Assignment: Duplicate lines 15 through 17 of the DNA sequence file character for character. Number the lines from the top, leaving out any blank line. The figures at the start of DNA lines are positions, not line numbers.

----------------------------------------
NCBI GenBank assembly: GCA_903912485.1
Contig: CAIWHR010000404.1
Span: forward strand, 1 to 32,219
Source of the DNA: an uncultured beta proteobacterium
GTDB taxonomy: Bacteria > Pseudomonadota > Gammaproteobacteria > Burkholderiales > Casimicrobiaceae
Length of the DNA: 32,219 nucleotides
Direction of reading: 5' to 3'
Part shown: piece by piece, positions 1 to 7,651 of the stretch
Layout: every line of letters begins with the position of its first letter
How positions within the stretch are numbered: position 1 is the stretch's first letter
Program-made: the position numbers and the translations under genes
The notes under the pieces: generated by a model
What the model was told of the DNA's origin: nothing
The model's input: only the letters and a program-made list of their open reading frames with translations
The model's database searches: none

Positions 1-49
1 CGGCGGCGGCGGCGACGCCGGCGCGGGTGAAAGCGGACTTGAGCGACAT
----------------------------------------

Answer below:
The model's database searches: none

Positions 1-49
1 CGGCGGCGGCGGCGACGCCGGCGCGGGTGAAAGCGGACTTGAGCGACAT